Flag Display – Remembrance
Remembrance Sunday is a national opportunity to remember the service and sacrifice of all those that have defended our freedoms and protected our way of life.
We remember the Armed Forces, and their families, from Britain and the Commonwealth, the vital role played by the emergency services and those that have lost their lives as a result of conflict or terrorism.
Harleston Town Council signed up to a pledge to support our armed forces, more details can be found on our Armed Forces Covenant page.
The holiday has its origins in Armistice Day, which was dedicated in Great Britain on 11 November 1919, in commemoration of the one-year anniversary of the peace agreement that ended World War I. The country paused in silence for two minutes in acknowledgment of the war’s fatalities. Thereafter a period of silence became the centrepiece of Armistice Day events that occurred annually until the outbreak of World War II in 1939, when it was decided that general celebrations would not be held on November 11 of that year. Instead, a proximate Sunday was observed as a ‘day of dedication’ during the span of the war.
After the conclusion of World War II, the British government, seeking to honour participants in both World Wars, officially replaced Armistice Day with the new Sunday observance, which was thereafter known as Remembrance Sunday. In 1956 the date was fixed as the second Sunday of the month. In recent years Armistice Day has been revived as an additional occasion for silence, though Remembrance Sunday remains the main day of commemoration.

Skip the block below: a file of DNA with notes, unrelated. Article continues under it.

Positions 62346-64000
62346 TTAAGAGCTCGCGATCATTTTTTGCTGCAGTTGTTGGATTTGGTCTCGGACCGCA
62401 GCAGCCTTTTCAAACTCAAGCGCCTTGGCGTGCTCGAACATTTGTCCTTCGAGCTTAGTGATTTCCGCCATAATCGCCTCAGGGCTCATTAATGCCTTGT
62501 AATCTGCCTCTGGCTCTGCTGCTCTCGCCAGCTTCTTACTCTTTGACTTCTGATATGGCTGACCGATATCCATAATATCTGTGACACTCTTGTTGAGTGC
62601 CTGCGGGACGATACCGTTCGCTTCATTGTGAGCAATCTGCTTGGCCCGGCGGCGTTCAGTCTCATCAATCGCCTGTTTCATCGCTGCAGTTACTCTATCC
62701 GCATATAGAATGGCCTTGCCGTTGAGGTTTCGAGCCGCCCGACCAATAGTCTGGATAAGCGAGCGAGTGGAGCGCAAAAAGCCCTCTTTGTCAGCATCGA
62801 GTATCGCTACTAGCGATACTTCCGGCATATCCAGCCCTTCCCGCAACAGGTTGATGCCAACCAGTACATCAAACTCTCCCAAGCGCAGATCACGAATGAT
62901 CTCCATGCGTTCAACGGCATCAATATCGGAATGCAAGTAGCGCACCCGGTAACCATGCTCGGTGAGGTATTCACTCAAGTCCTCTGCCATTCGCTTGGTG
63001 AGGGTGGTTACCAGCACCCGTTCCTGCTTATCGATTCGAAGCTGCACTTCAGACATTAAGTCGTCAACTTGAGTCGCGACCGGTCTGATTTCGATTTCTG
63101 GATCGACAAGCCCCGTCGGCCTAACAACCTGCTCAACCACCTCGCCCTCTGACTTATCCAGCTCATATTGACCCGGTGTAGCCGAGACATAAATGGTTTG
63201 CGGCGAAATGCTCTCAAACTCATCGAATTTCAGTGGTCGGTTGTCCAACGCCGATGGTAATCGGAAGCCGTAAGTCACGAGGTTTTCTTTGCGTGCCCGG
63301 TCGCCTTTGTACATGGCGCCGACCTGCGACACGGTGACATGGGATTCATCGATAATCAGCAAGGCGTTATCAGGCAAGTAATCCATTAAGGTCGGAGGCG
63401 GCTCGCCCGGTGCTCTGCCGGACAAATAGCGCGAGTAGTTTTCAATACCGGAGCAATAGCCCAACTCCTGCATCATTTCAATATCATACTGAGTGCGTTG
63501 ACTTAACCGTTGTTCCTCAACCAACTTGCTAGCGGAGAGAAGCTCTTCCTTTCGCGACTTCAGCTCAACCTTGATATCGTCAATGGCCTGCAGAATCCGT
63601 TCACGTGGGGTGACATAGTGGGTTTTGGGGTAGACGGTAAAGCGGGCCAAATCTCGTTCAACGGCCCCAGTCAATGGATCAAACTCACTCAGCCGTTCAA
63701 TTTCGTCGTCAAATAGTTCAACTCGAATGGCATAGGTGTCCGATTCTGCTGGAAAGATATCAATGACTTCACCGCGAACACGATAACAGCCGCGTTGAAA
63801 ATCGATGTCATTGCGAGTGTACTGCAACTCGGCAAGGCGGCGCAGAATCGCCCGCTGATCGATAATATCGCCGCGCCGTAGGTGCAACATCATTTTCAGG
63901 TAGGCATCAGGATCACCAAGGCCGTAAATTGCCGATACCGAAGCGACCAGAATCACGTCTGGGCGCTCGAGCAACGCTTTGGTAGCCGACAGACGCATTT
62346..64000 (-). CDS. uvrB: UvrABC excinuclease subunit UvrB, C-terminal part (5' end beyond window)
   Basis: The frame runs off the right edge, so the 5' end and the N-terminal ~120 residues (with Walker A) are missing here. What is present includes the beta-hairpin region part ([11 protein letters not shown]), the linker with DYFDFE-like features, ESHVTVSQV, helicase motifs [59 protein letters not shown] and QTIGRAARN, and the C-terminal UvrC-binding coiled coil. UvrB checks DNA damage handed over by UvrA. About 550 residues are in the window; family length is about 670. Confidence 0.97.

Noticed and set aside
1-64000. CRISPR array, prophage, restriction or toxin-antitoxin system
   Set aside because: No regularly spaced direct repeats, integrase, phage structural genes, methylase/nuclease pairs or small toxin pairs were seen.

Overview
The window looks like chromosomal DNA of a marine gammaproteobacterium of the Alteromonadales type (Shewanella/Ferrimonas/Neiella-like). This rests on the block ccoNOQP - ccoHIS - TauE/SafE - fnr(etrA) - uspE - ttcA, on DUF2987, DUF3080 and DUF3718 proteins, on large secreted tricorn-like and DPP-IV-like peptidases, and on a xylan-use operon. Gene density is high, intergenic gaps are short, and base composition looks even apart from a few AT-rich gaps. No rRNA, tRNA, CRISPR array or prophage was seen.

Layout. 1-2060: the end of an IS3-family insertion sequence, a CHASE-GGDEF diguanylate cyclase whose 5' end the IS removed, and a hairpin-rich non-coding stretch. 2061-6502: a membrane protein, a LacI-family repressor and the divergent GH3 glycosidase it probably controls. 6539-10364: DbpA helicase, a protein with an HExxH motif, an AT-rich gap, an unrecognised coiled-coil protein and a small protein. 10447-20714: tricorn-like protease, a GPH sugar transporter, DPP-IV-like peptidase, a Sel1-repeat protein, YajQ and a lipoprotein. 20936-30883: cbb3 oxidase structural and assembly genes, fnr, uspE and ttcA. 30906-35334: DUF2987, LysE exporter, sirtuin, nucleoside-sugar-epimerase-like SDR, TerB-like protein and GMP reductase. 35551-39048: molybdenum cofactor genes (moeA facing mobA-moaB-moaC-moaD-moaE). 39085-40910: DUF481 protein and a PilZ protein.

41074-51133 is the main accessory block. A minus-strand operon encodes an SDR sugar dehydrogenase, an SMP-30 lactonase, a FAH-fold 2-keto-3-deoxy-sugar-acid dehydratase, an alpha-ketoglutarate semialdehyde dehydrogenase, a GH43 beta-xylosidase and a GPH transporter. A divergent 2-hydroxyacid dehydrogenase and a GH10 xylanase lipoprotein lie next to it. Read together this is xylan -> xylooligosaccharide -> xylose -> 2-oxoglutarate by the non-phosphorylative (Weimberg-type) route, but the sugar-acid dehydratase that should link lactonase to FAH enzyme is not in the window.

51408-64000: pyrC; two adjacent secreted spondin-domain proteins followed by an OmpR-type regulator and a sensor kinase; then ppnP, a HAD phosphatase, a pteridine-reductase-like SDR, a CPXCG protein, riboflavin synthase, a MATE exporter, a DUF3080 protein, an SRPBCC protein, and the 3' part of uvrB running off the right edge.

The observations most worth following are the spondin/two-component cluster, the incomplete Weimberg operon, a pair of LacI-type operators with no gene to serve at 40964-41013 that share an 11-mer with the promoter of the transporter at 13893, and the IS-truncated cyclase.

The most recognisable symbol of Remembrance Sunday is the red poppy, which became associated with World War I memorials after the flowers bloomed in the former battlefields of Belgium and northern France. In 1921 the newly formed British Legion (now the Royal British Legion) began selling red paper poppies for Armistice Day, and its annual Poppy Appeal has been enormously successful since. In addition to poppies intended to be worn on clothing, wreaths made of poppies are frequently displayed at memorial sites.
Remembrance Day focuses on honouring the dead, whereas Armed Forces Day generally focuses on celebrating living current and ex servicemen and women.
There will be a display of flags in the town centre to celebrate the Remembrance Day.
The Flag Force team within Harleston’s Future runs an annual programme of flag displays in the town centre. Making use of the holders for the Christmas trees above shops along the main streets, these provide a continual use for an otherwise once a year display. The programme has been so successful it has encouraged other towns to follow the lead. Come and see the original and largest annual display of flags. You could even try and visit Harleston and see each flag display during the whole year. Great fun for children of all ages.